If there’s one thing the American male does not have enough of, it’s places to watch sporting matches and gossip over the latest stock market news. The full dude experience reaches far, sure, but it doesn’t reach far enough, which is why a new plus-size retailer is hoping to change the game for men who’ve been wandering in the wilderness of big-and-tall stores for so many years.
Okay, it's not a wilderness, exactly — men's big and tall stores have been around for some time — but the advertising landscape, which focuses only big and buff dudes and not, say, guys who looks like the average overweight adult male (sounds familiar), is due for a reality check. According to the New York Times, Destination XL has honed its message to men of prodigious height and girth with a new ad campaign featuring XL dudes that are built less like offensive linemen and more like men who watch offensive linemen on television. The New York ad agency Gotham has created a commercial for Destination XL that goes something like this:
In the commercial, several men wander in various states of undress in a barren desert, where clothes hang sparingly on a few racks. A bearish naked man, his groin blurred by pixelization, models a pair of gloves triumphantly and says, “Finally, something in my size!”
Another actor wearing a tie but no shirt yells, “Hey, look at Tom, he found an entire outfit.” Tom, however, turns out to be squeezed into an unfortunate ensemble with contrasting plaids.
“Stop shopping in no man’s land,” says a voice-over. “There’s a better way for bigger men to find clothes. Destination XL — big on being better.”
The new campaign is reported to have cost an estimated $12 million, and comes as part of pretty significant overhaul with Destination XL’s parent company, Destination XL Group (which also owns Casual Male XL). Ads are being targeted at what the company calls “end of the rack” shoppers, those men with waists ranging from 42 to 46 inches. Moreover, to appeal to those larger-waisted shoppers, Destination XL has expanded its dressing rooms and improved the stores’ user experience:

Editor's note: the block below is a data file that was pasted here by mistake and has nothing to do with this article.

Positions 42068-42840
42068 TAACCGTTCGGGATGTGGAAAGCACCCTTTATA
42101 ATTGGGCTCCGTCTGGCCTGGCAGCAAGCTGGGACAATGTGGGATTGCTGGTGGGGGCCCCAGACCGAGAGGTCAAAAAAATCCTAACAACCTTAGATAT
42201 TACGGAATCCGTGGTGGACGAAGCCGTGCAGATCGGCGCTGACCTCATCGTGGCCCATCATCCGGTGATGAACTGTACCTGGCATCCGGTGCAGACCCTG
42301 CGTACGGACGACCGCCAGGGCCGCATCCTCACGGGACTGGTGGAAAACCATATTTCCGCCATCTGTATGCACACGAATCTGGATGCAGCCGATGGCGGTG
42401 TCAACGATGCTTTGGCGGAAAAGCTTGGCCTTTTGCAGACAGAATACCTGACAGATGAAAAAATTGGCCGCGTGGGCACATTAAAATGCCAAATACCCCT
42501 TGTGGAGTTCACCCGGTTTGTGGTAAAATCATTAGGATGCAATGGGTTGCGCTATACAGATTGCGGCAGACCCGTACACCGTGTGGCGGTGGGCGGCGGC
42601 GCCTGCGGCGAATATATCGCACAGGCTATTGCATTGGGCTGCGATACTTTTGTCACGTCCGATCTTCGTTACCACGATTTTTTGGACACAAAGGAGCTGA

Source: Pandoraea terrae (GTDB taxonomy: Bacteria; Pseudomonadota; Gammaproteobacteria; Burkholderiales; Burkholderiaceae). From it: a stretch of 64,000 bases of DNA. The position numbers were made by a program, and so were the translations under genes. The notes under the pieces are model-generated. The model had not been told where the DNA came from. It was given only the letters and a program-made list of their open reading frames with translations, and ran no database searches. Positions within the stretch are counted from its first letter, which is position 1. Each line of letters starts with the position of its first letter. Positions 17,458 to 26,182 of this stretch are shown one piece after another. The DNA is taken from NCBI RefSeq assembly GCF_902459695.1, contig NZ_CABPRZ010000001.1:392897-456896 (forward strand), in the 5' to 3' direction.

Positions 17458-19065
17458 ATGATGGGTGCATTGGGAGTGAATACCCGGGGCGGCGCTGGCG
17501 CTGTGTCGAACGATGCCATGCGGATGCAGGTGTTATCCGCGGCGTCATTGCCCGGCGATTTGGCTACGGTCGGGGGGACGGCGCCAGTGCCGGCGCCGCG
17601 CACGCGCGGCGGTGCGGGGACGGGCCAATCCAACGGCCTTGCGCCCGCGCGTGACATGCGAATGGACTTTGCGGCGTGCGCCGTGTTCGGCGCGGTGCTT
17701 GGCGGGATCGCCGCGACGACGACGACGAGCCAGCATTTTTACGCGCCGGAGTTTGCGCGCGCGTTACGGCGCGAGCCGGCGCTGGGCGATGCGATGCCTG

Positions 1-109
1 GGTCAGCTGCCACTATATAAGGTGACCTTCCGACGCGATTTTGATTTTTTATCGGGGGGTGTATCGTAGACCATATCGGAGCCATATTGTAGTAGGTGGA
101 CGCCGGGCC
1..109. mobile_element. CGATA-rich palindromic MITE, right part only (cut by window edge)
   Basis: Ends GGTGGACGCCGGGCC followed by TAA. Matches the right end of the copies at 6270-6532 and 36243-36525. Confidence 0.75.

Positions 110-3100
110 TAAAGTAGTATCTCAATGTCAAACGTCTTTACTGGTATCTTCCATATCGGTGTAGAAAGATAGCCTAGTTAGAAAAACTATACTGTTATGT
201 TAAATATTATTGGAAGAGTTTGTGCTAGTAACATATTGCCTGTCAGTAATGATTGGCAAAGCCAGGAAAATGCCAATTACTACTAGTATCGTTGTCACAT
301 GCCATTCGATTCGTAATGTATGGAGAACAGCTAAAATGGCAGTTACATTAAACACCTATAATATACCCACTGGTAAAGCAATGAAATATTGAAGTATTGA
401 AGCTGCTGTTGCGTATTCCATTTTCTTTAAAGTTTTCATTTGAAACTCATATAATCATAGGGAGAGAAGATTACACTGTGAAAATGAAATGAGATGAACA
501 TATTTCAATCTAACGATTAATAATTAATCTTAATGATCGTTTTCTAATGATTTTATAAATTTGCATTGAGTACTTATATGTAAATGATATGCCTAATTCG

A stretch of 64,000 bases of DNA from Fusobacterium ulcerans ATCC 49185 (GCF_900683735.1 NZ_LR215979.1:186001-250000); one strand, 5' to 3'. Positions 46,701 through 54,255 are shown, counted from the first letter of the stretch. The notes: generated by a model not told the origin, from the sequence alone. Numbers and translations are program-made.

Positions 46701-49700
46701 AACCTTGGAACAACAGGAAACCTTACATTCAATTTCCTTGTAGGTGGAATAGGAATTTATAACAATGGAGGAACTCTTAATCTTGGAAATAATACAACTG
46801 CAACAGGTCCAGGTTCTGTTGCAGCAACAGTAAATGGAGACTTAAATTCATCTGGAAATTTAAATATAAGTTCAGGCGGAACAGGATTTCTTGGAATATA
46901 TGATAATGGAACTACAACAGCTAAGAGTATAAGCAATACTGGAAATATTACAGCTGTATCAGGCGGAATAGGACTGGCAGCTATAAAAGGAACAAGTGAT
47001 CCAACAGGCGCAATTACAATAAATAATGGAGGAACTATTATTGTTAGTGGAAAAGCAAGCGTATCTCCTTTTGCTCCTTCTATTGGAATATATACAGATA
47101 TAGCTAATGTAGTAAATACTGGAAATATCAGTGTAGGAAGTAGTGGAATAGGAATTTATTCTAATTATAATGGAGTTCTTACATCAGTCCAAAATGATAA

To appeal to bigger male shoppers, aisles at Destination XL stores are wider and dressing rooms bigger. The stores also aim to be more upscale, with hardwood floors, track lighting, free bottled water, on-site tailors, and televisions tuned to sports and financial programming.
That all sounds, well, nice. The only hitch so far is that Destination XL has had some trouble convincing networks to run its ad because of the pixelation and the implication that behind the pixelation totters a phallus, eager to sniff out some great deals on new trousers. None of the major networks agreed to run the commercial, and basic cable stations are more or less split, with networks like SyFy and USA agreeing that a little pixelated dick never hurt anyone, and ESPN and Comedy Central requiring a pair of undies between viewers’ eyes and XL American cock. This wariness to run an ad featuring a heftier gentlemen raised the eyebrows of Destination XL chief executive, David Levin, who told the Times,
I’m watching prime-time television and seeing parts pixelated out every day. I don’t understand why we’re being called out on this thing — if this were a hunk of a guy, would there be the same problem?
Ah, Mr. Levin! Welcome to the impossible aesthetic standards of American pop culture, where people are quietly (and not so quietly) judged for their ability to approximate the physique of an Olympian.
An End to Scrounging for Plus-Sized Clothing [NY Times]
Image via AP, Stephan Savoia